Centennial Parklands’ Tree Master Plan recognises that estimating a tree’s life expectancy is quite difficult. Typical lifespans vary with different species as well as between individuals within a species. There are a number of factors that contribute to any estimation process.
Analysis of tree life expectancy must begin with a close look at the age and condition of the existing tree population. Before any prognosis about a tree’s lifespan can be made, consideration needs to be given to its growth rate and performance over time, taking into account the particular conditions in which the tree finds itself growing.
The environment is a major factor to be considered in this regard. In Centennial Parklands, trees have to contend with a range of problematic factors, including a fast draining and sandy soil, which is low in nutrients and poor in its water holding capacity, a degree of coastal-zone exposure. Growing in a Parkland has its own limiting factors and stress causing factors, such as a restricted cycle of nutrients that would usually be sustained within a plant community, compaction by vehicles or pruning required for public access such as roads.
Taking into account growth criteria and environmental measures, Centennial Parklands arborists are reluctantly forced to acknowledge that their most venerable tree assets are in gradual but inevitable decline.
Trees are living organisms that have definite lifespans. Trees all eventually reach a senescent phase where they are likely to have more health and disease problems, increasing their rate of decline and/ or structural stability. These may become likely safety concerns requiring increasingly intensive management. We can prolong the life of mature and even over-mature trees, however, good tree management also requires making pragmatic decisions based on maintaining a healthy tree population with all the associated benefits and plan for the future by getting new plantings underway now.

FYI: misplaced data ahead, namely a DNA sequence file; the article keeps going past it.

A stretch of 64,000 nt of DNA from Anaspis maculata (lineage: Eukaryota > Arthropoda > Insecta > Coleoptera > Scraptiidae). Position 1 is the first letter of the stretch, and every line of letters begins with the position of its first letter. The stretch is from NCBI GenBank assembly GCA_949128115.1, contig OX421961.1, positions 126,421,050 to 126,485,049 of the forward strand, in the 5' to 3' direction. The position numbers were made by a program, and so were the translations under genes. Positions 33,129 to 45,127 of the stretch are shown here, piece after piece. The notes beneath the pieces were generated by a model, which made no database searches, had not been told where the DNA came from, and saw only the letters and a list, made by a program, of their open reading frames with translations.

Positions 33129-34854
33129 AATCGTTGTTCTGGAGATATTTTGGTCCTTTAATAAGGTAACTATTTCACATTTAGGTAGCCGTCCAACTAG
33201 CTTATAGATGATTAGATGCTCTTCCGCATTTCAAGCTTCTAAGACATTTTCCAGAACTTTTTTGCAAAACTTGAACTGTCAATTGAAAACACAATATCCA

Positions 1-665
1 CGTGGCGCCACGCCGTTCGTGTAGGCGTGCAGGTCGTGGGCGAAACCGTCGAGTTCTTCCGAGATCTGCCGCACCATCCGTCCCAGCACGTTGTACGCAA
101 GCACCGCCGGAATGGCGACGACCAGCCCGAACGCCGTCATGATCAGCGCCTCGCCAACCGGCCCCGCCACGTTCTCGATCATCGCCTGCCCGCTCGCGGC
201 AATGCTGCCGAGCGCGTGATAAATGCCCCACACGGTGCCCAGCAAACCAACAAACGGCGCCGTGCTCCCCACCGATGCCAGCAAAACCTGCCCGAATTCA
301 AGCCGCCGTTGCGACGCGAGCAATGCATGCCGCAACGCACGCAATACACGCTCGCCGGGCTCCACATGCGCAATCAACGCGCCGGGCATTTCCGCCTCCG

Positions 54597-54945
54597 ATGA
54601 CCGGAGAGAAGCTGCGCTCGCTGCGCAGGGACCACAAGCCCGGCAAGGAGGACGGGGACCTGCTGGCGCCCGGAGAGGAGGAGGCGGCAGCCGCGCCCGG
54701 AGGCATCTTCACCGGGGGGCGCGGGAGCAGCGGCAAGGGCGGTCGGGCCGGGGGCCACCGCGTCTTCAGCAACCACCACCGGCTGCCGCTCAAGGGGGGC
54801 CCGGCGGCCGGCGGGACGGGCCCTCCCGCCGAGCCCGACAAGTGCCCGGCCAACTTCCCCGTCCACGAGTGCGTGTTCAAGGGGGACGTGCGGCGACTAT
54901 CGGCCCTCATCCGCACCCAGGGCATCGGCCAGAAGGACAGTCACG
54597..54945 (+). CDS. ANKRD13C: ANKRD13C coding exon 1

A tree replacement program
The Centennial Parklands Tree Master Plan promotes a proactive planting and replacement program for its ageing tree population – the majority of the Parklands’ trees were planted between the 1880s and 1920s.
This means that as the designed landscape comes to maturity, it has a beautiful, coherent appearance. A problem with this in is that as trees reach an age requiring replacement, a lot of individuals begin to decline and require removal simultaneously.
Staged and planned succession planting is the ideal. This means not waiting for a tree to die, but rather to take proactive and early steps to plan for its replacement.
In many cases, you can’t establish new trees until the mature ones are taken out. The growth habits of existing trees, and their dense proximity, would make it virtually impossible for new trees to grow and thrive.
Grand Drive is a good example where staged ‘block replacement’ will ultimately be required in combination with selective tree replacement in locations where conditions are suitable for establishment. With Port Jackson figs, Holm oaks and Norfolk Island pines growing together in such close proximity, competition for space (both underground for roots and above ground for canopy), sunlight and water is fierce. It would be extremely hard for the new trees to become established under these conditions.
We are currently underway with our Grand Drive succession planting, which aims to establish (and experiment with) a new generation of trees, paying tribute to the same species and planting sequence that was originally laid out by William Forsyth in 1897, which will fill some gaps and eventually replenish our iconic road avenue.
Retaining the identity of the Parklands
The Tree Master Plan’s uncompromising objective, however, is to retain the identity and character of the Parklands. This means conserving the design elements that its great early visionaries Charles Moore and Joseph Maiden, and their overseers created.
They translated an English ‘Public Park’ design idiom into the Sydney landscape through the use of Australian tree species, such as Moreton Bay figs, paperbarks and Norfolk Island pines, to provide a similar visual effect. They took a very visual image of the English ‘Public Park’ and remade it in an Australian setting with Australian species.